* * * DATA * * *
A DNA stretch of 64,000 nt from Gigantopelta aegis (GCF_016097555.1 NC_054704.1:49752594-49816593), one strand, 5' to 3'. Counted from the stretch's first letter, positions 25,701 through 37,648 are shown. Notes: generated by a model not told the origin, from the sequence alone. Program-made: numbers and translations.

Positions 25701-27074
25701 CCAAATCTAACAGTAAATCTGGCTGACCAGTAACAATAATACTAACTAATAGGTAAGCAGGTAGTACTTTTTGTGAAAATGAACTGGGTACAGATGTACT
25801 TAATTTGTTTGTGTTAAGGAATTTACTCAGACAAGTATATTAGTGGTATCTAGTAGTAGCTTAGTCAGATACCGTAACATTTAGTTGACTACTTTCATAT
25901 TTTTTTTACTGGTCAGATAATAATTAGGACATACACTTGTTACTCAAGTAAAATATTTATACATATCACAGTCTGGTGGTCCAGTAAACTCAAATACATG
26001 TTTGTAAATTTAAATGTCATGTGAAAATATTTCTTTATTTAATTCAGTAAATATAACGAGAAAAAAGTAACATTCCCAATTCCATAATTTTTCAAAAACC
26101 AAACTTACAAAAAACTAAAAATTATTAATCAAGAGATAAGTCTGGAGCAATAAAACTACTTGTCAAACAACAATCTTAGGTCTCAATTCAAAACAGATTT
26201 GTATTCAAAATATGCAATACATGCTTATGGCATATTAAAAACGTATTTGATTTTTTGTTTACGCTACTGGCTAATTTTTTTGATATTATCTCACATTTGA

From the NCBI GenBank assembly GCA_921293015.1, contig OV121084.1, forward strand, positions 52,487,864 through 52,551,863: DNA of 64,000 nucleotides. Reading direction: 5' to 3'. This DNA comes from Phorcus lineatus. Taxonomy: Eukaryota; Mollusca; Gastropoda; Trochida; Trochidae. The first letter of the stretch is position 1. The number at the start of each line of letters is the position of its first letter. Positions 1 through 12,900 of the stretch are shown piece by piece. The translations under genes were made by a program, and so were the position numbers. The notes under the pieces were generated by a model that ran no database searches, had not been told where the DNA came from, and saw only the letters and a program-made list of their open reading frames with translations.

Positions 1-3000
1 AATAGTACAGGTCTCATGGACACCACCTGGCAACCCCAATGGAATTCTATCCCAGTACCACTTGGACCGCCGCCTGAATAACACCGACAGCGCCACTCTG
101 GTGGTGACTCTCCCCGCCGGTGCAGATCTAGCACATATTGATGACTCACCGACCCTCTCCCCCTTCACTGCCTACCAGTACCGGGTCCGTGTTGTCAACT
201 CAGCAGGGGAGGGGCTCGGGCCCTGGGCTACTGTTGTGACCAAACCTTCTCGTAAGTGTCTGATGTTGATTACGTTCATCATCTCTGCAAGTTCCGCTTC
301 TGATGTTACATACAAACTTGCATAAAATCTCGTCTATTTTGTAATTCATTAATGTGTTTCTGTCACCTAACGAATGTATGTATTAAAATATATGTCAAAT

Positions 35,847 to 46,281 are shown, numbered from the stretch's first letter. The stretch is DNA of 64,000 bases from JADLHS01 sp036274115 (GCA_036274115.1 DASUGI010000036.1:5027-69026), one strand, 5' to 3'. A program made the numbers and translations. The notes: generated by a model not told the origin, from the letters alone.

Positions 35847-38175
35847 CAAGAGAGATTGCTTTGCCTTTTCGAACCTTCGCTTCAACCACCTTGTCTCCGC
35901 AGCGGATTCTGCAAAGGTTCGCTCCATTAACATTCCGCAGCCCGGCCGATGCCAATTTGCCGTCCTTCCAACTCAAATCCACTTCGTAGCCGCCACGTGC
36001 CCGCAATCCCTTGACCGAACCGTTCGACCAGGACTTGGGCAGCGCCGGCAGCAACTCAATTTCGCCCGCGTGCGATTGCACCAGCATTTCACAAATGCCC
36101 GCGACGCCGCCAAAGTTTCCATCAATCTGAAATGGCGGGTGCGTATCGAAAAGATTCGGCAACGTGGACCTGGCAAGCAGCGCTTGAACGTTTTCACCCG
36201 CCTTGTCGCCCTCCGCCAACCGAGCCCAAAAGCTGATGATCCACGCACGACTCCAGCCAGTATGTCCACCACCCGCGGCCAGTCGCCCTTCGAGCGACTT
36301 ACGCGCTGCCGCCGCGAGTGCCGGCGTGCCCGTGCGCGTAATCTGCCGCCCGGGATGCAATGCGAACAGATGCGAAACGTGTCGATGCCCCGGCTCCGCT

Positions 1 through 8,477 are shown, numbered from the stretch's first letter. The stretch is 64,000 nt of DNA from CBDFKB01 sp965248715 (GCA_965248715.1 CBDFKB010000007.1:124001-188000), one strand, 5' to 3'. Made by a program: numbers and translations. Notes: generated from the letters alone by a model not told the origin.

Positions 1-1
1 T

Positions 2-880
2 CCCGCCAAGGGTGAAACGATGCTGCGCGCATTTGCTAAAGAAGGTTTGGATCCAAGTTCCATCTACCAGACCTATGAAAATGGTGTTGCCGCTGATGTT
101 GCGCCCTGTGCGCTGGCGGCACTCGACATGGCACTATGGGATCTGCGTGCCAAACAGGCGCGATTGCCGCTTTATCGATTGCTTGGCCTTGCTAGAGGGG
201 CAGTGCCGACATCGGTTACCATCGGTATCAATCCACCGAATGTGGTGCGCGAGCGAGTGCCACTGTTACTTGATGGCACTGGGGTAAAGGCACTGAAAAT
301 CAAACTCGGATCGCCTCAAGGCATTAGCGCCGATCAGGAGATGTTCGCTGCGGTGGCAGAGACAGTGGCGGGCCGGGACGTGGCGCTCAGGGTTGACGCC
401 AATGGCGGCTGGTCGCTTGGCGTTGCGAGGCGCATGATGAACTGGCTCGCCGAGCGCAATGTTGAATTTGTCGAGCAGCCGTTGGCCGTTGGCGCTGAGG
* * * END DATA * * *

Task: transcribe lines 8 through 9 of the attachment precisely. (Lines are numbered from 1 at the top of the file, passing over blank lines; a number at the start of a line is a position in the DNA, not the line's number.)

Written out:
26201 GTATTCAAAATATGCAATACATGCTTATGGCATATTAAAAACGTATTTGATTTTTTGTTTACGCTACTGGCTAATTTTTTTGATATTATCTCACATTTGA

From the NCBI GenBank assembly GCA_921293015.1, contig OV121084.1, forward strand, positions 52,487,864 through 52,551,863: DNA of 64,000 nucleotides. Reading direction: 5' to 3'. This DNA comes from Phorcus lineatus. Taxonomy: Eukaryota; Mollusca; Gastropoda; Trochida; Trochidae. The first letter of the stretch is position 1. The number at the start of each line of letters is the position of its first letter. Positions 1 through 12,900 of the stretch are shown piece by piece. The translations under genes were made by a program, and so were the position numbers. The notes under the pieces were generated by a model that ran no database searches, had not been told where the DNA came from, and saw only the letters and a program-made list of their open reading frames with translations.